“You’re back,” Donghyuck will coo, back arching into the bedcovers as he pulls himself out of a deep sleep.
“I’m back, how nice of you to notice.” Johnny will lean over and kiss both his cheeks, then his forehead, and then his lips. Donghyuck grins wide and delighted, still tired from having overslept.
“I always notice you, Johnny. Are you home for good now?”
“For a few more weeks.”
“Only a few more weeks?” Donghyuck pouts. He reaches up and catches the taller man around the neck, leading him to lay down next to him.
“Yes, unfortunately, for the next series begins soon and they want me to play again.”
Johnny hums. “Yes. Hey, Donghyuck?”
“I love you.”
Donghyuck rolls onto his side and winds his limbs around Johnny’s familiar, travel-tired body. He hasn't been eating well since he went away. Donghyuck feels his ribcage and frowns, but he doesn't say anything about it. It makes Johnny feel bad.
“Johnny… my favorite, favorite, most favorite concert pianist… I love you, too.”
Donghyuck shakes his head. It’s such a silly fantasy. He and Johnny aren’t lovers; they’re barely acquaintances who talk to each other every now and then and occasionally share dinner. Donghyuck doesn’t have time to lay around in bed all day, and Johnny isn’t famous.
But he thinks back to the corner of High Street and Canal, and in his mind the weather turns cold and gray, and there’s a shadow of a man sitting propped up beneath the outside parlor window, and he looks oddly like himself...
Donghyuck stumbles and runs into another gentleman crossing the street. Then he accidentally pokes an elderly woman with his umbrella, and as he apologizes to both and tips his hat, cursing himself for being careless, both images, the lover and the pauper, fade from his mind. So does the pianist who lives in Number 7.
So which is more important? The beginning, or the end, or all the times in between? Even better, which is the beginning, end, or just one of the segments of Donghyuck's life which he jumbles together haphazardly? Like the churning of the murky waterway at the cross-section of High Street and Canal.
He ponders this, in the cold, in the morning, where he sits with a snatched roll from a baker two streets over, fitting himself between the shadows of the grey brick wall while he waits for Johnny to leave his home. Donghyuck chews slowly. He pulls up the corners of his threadbare coat and listens for the creak of the old wooden door. Then Johnny, his Johnny—but not his... not really—strides down the steps swinging an umbrella as he merrily bounds eastwards down the street.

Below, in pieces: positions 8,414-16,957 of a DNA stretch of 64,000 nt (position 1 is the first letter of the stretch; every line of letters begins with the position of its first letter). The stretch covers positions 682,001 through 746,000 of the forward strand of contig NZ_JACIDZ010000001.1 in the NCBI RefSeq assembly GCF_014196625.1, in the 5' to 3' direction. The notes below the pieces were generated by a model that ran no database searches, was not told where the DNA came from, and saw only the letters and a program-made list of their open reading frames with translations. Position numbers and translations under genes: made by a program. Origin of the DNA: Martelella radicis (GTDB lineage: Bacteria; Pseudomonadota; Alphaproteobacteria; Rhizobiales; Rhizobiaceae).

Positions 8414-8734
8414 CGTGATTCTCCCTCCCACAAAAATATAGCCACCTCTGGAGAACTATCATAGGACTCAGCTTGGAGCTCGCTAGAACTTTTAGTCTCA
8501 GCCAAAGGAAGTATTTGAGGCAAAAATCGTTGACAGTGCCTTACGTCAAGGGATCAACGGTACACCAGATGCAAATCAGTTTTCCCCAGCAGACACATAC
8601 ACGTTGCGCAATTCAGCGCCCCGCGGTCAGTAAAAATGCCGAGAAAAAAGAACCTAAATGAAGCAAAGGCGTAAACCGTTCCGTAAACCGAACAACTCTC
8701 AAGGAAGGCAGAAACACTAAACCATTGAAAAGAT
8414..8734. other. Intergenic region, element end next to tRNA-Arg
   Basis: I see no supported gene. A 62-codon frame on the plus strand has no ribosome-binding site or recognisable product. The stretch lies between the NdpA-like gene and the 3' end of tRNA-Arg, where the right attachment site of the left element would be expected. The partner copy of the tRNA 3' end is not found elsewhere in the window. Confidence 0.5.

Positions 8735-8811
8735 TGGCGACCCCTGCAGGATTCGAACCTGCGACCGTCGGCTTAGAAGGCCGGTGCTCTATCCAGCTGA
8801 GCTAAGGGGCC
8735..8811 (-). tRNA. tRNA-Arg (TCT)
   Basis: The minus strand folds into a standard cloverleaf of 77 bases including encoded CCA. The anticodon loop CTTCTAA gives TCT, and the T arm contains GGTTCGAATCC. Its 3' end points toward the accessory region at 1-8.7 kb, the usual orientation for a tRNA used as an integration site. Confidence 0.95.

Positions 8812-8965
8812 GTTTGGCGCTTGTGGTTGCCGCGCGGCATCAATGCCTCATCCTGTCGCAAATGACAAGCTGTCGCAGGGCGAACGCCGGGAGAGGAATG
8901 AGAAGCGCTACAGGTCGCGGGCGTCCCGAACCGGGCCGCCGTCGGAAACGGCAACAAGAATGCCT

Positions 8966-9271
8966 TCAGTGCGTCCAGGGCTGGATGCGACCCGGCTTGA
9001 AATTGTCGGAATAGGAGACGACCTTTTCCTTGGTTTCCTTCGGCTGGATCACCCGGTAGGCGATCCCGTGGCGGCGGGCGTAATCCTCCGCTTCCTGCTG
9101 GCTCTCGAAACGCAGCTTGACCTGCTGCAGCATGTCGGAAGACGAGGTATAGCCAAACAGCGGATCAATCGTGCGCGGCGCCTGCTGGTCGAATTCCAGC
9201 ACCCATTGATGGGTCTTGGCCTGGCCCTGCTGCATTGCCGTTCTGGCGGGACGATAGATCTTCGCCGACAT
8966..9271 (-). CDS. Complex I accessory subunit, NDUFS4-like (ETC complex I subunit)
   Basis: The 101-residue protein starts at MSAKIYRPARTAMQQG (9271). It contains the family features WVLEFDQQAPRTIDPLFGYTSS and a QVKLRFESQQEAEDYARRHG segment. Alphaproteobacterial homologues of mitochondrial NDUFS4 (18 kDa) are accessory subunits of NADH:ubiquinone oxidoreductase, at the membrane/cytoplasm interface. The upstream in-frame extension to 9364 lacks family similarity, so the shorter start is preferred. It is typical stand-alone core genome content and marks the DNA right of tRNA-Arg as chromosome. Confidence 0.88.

Donghyuck watches him, devours him with his eyes. How can anyone be this happy, this lovely, this handsome, and still have the inclination to peer sideways at a vagrant sitting beside his doorstep and tip his hat to him like they're acquainted.
"Morning, Donghyuck," says the stunning apparition.
Donghyuck's jaw drops. His roll falls away from his hands. When, did Johnny ever learn his name?
"Good morning, Donghyuck... baby, how did you sleep?"
"Like the dead. Don't leave me... I'm cold," Donghyuck whines. "Stay in bed, can't you, pretty please?"
"I'm only going to the piano to practice. It's not the end of the world." Johnny laughs, and he smooths down Donghyuck's wild bedridden hair, smiling down like Donghyuck is the most precious thing in the world.
By the time Johnny disappears in the morning din of foot traffic and commuters, carriages, horses, merchants and their carts, and the general haze of the cityscape, Donghyuck laments his fallen breakfast. He only got three bites out of the stolen sweet roll and now it's covered in dirt. He shakes his head, clearing the memories, wiping the bread against his filthy sleeve and wondering what he saw that made him so startled he dropped his precious, hard-won snack.
It's evening when Donghyuck knocks on the door of Number 7 High Street. His suit jacket scratches his neck. Somewhere in the workday, he spilled coffee on his trousers, but he rests easily on the notion that Johnny, struggling musician Johnny, won't judge him for it. He received an invitation in the mail a few nights ago.
Donghyuck, drop by for dinner sometime? I can play you more of that Chopin you profess to enjoy so well. -JS
Johnny's grin is wide, bright, almost goofy looking when he opens the door, a loud creak as it clings to the side of the frame. It slams shut, and Donghyuck has the distinct impression that inside is a window to another realm.
"So, Chopin?" he laughs awkwardly. The pianist is dressed casually tonight. A thin white linen shirt with the top two buttons undone, untucked from a nice pair of pants that fit his longs legs well.
"I was thinking, dinner first?" Johnny cocks his head.
"Oh, of course, well if you insist upon eating first, by all means!"
Conversing with the man is easy, easier than Donghyuck really expected. It's been a long time since they met at the garden party and Donghyuck was introduced as the person who didn't like music. Now, to watch them together, it would be hard to picture them from back then. Donghyuck is supposed to be a thirty-something nondescript party politician, and Johnny is that talented, talented man. In fact, the next concert you attend, you’ll probably be listening to him play.